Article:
Tim Buttner - Multi-Media Expert

Tim is a Multi-Media Expert with skills that span various forms of media. Tim began writing screenplays before he was twelve, completing his first feature-length screenplay at sixteen. He began filming in high school and at seventeen gained experience interning at Edgewood Studios on the set of Zombie Town. Tim continued to study film at Drexel University, establishing himself in the Stereoscopic 3D revolution after attending workshops in New York City with Florian Maier on Stereoscopic Film Production. After graduating from Drexel's Film & Video Program with a Bachelor of Science, and with a Screenwriting & Playwriting Minor, Tim worked for Digital Revolution Studios under Craig Tanner and further worked in stereoscopic 3D. While at Drexel Tim co-founded a company (One Forest Films) with high school friends and for several years helped build the company as CTO, and Chief Web Designer. Tim is a contributing writer for MarketSaw and as well an accomplished writer, director, and producer.

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Tim is also a contributing writer to MarketSaw, a 3D blog. Check it out: www.marketsaw.com


Short Films

Web Series

Music Videos


Live Events




—Favorite Quotes—

"Cinematography, a military art. Prepare a film like a battle." — Robert Bresson

"'Nobody's perfect' is the line that most sums up my work. There is no comedy, no drama about perfect people." — Billy Wilder

"Structure depends on strategy: strategy is determined according to events." — Cao Cao, from Sun Tzu's The Art of War

"I shall hang my 'lecturing' on the same peg with my other failures and follies. It must be a long peg and a strong peg to hold them all." — George Perkins Marsh

"Will the science of the human heart, around which all contemporary art is based, exhaust so completely the writer's powers of imagination that in future the only novels that are written will be chronicles of various events?" — Giovanni Verga

"Train easy, fight hard… and die.
 Train hard, fight easy… and win." — Unknown


—Personal Quotes—

"Movies are not watched. They are an encounter with a life's experience not your own."

"I'm well trained in the art of turning shit to gold."

"'My favorite movies are the ones inside my head."
  • Owl City "Wolf Bite" - Watch the Music Video, which is currently on MTV.com

  • Vignettes of Vermont - Watch the Web Series.

  • Long Trail Ale - Watch Summer Commercial

  • The Music Box - A Modern Silent Short

  • Virago - A Dramatic Short

News & Analytical Writings

Music Video Section Gets Redesign

Updated on July 25, 2014, 1:36 PM - Written by Tim Buttner


I'm pleased to announce that with the release of two new music videos that I recently had the pleasure of shooting comes a redesign of my Music Video Section in my Filmography Section. Earlier in the year I had secretly released a redesign to my Filmography Section that brought a dynamic new look and functionality. I used CSS3 to create an overlay effect for when a visitor to the page hovered over the poster image of the film/video project to display the project title, year, and brief summary.

Each individual section retains the same design as the main Filmography Section. Project pages got a new design based on the type of project it is, although Short Films used a similar design to what originally on my website's first design. The Vignettes of Vermont page design is the same. The Commercials/PSA/Corporate project pages recieved a dynamic new layout that features the videos and provides information.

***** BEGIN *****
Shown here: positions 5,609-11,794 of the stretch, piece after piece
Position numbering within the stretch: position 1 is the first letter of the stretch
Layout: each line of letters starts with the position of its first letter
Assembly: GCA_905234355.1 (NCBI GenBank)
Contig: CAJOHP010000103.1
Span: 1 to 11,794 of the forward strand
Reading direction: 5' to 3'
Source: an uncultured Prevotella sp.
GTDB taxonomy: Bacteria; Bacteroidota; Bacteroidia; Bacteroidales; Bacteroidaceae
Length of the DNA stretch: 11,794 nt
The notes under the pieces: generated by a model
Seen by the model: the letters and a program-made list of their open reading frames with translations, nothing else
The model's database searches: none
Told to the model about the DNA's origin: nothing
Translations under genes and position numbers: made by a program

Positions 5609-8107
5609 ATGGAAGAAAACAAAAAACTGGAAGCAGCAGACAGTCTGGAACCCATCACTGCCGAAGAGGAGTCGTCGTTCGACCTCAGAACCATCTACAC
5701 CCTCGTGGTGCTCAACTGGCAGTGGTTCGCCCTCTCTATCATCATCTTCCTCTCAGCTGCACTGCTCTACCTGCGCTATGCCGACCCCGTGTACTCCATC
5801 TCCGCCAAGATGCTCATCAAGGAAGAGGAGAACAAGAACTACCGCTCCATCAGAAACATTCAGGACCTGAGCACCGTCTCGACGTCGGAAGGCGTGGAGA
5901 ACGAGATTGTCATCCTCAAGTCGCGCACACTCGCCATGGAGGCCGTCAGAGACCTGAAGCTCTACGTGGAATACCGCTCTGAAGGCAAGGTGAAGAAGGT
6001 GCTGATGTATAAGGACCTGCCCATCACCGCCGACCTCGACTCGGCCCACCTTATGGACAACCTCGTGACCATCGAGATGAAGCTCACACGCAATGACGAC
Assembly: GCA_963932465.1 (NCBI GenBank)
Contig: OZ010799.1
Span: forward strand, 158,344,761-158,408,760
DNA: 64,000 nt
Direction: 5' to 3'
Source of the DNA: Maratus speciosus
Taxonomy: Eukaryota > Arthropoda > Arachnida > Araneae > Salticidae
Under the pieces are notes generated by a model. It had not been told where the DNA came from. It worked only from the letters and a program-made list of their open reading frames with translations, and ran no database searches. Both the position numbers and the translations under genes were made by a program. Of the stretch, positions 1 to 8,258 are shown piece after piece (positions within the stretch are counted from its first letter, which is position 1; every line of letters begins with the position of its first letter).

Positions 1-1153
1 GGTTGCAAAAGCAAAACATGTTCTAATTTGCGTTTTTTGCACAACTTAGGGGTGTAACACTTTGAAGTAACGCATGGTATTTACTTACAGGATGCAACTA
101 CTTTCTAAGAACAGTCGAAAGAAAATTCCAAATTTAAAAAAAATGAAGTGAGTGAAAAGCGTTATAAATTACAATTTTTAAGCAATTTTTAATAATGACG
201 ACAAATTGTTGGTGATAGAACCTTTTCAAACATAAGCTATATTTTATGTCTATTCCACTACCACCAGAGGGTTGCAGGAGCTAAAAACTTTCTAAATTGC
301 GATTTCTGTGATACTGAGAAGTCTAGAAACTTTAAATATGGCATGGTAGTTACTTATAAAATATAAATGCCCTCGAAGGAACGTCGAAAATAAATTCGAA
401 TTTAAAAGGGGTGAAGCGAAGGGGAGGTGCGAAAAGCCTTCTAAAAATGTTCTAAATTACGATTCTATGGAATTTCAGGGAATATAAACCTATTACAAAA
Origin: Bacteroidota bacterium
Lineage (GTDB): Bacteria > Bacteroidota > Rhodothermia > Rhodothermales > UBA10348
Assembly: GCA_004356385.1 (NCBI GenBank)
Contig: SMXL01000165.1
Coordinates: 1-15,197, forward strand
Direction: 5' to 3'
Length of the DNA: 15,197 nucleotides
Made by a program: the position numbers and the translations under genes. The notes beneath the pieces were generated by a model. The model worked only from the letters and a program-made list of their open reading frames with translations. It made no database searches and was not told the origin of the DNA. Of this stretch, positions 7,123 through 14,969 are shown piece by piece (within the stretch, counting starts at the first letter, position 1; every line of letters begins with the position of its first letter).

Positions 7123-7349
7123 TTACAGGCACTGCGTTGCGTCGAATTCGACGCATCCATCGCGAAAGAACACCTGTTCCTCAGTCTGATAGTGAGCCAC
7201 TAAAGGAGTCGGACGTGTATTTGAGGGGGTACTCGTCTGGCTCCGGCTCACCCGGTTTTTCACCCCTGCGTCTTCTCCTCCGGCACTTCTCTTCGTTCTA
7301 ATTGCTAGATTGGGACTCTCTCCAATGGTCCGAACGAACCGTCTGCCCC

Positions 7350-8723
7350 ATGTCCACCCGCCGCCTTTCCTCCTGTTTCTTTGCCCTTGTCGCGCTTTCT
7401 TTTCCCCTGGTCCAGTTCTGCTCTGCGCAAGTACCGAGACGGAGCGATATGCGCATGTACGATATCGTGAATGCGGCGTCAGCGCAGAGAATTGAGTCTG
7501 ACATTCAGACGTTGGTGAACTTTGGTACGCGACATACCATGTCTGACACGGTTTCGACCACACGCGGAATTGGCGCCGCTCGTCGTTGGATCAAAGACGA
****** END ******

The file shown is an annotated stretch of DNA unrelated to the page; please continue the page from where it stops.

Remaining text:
So now with the release of these two new music videos I wanted to approach a similar concept. I wanted to not only provide information about who was involved with the creation of the music video (plus some technical information) but also a whole profile on the musician/band complete with links to discover more about the musician/band. I decided to separate the information through contrasting colors; with the production and technical information on a white background in black text, and the musician/band profile information on a black background in white text. I feel the new design looks fantastic.

So visit the Music Video Section and check out the new design and the new videos. I'd highly suggest checking out the music video for Troy Ramey's "Rosary" as it is hauntingly beautiful.

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Transformers: Age of Extinction Review - Or Reason for Theaters to Install Bars

Updated on June 27, 2014, 7:12 PM - Written by Tim Buttner


Transformers: Age of Extinction might be the most ridiculous movie of the franchise. To even begin reviewing the story is a difficult task because the story is god awful. It's absolutely terrible and atrocious. Pure laziness in screenwriting and direction; to the degree that one has to question the studio for wasting so much money on the budget of this movie. At the same time this movie brings me to campaign for all movie theaters to add a bar to the premises. This movie would have been so much better had I been drinking.

I went in expecting the story to take a back seat to the mindless action. However, I wasn't prepared to have no idea what the story was even about more than thirty minutes into the movie. The previous movies had Optimus Prime giving voice-over explaining things at the beginning of the movie, and as annoying as it was and useless: it's greatly missed in this installment. That's how pathetic it gets when trying to figure out what the H is going on. Even more so I don't even know why I'm supposed to care for these new human characters. There's the smallest amount of development for these characters, and even they make transitions from one state to the next without provocation. Stanley Tucci's character is a perfect example of that sin.